Evidence on HIV prevalence among key populations in Europe

European Centre for Disease Prevention and Control (ECDC)

Marking World AIDS Day on 1 December, Eurosurveillance publishes an article that brings together evidence on HIV seroprevalence in five population groups affected by HIV in the countries of the European Union and European Economic Area (EU/EEA): men who have sex with men (MSM), people who inject drugs (PWID), people in prison, sex workers and transgender people [1].

Sex between men is the main HIV transmission mode (39% in 2019) among newly reported diagnoses in the EU/EEA overall while injecting drug use accounted for 4% of all new diagnoses [2]. Over the years, many European HIV prevention and control measures consequently have been targeted towards MSM and PWID in the attempt to address their higher risk for HIV and other sexually transmitted and blood-borne infections.

HIV in key populations: lack of routine data

Alongside these two population groups, prisoners, sex workers and transgender people have a similar risk due to structural, legal, social, economic, behavioural and biological factors. In addition, there is no standardised way of collecting and including information on risk factors such as sex work or imprisonment in national surveillance data for these groups leading to a gap in the understanding of HIV epidemiology in those key populations across Europe.

In their systematic literature review, Stengaard et al. pooled peer-reviewed studies published during 2009–19 and identified 87 country- and population-specific studies from 23 countries for analysis. The resulting data were grouped by key population, presented in forest plots by country with simple or pooled (if two or more studies were identified) prevalence and 95% confidence intervals.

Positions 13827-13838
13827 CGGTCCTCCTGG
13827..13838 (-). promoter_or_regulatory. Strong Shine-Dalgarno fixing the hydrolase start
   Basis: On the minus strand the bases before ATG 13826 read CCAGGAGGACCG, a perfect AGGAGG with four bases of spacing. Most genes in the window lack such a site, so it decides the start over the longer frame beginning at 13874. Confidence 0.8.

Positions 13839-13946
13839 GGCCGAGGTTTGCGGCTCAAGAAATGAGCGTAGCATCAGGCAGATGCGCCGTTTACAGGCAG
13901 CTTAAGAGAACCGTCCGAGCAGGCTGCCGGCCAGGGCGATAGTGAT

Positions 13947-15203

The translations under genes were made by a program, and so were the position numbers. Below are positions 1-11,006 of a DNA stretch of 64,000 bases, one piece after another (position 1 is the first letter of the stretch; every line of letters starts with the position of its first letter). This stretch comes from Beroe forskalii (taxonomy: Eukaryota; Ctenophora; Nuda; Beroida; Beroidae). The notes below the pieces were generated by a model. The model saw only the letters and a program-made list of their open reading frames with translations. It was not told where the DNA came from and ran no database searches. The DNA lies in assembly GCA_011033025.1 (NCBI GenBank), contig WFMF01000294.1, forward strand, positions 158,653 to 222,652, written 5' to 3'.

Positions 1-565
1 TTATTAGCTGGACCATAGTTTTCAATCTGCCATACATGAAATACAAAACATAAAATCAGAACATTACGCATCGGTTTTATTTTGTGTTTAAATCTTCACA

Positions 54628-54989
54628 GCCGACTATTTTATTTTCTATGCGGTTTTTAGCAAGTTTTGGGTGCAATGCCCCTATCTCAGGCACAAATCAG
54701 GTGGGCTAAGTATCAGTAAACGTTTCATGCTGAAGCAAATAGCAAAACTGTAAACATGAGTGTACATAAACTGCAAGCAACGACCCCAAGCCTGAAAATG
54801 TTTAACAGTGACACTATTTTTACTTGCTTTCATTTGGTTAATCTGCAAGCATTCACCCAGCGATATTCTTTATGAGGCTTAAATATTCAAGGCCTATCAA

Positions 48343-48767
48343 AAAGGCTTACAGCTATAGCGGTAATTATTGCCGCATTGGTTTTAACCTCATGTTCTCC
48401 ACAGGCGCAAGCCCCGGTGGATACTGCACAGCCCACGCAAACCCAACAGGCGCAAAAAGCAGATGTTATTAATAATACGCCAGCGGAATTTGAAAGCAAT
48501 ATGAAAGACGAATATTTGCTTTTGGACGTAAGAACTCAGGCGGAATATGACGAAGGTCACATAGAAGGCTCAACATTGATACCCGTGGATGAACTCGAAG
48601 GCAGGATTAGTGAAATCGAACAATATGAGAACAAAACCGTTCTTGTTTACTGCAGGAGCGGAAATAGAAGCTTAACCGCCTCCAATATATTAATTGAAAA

MSM and PWID combined both the highest number of studies and the largest identified variation in HIV prevalence, ranging from 2.4–29.0% (19 countries) for MSM and from 0.0–59.5% (13 countries) for PWID.

Among prisoner (nine countries) populations, prevalence ranged from 0.0–15.6% based on available data from the literature, and in sex workers prevalence ranged between 1.1–8.5% (five countries). For HIV prevalence in transgender people, only from one country data were retrieved, indicating a prevalence of 10.9%. Individuals belonging to several key population groups showed higher HIV prevalence.

Closing a knowledge gap

Given that more studies about MSM and PWID were identified, the authors outline a knowledge gap regarding HIV prevalence in the other population groups for many countries in Europe, with for example extremely limited published data on HIV prevalence among transgender people.

Stengaard et al. conclude that ‘Our results complement other available data sources on the epidemiology of HIV in Europe, particularly HIV case surveillance data published at the European and national level, by providing additional information about HIV prevalence in key populations that are not covered as part of most routine case surveillance data (notably concerning prisoners, sex workers, and transgender people)’.

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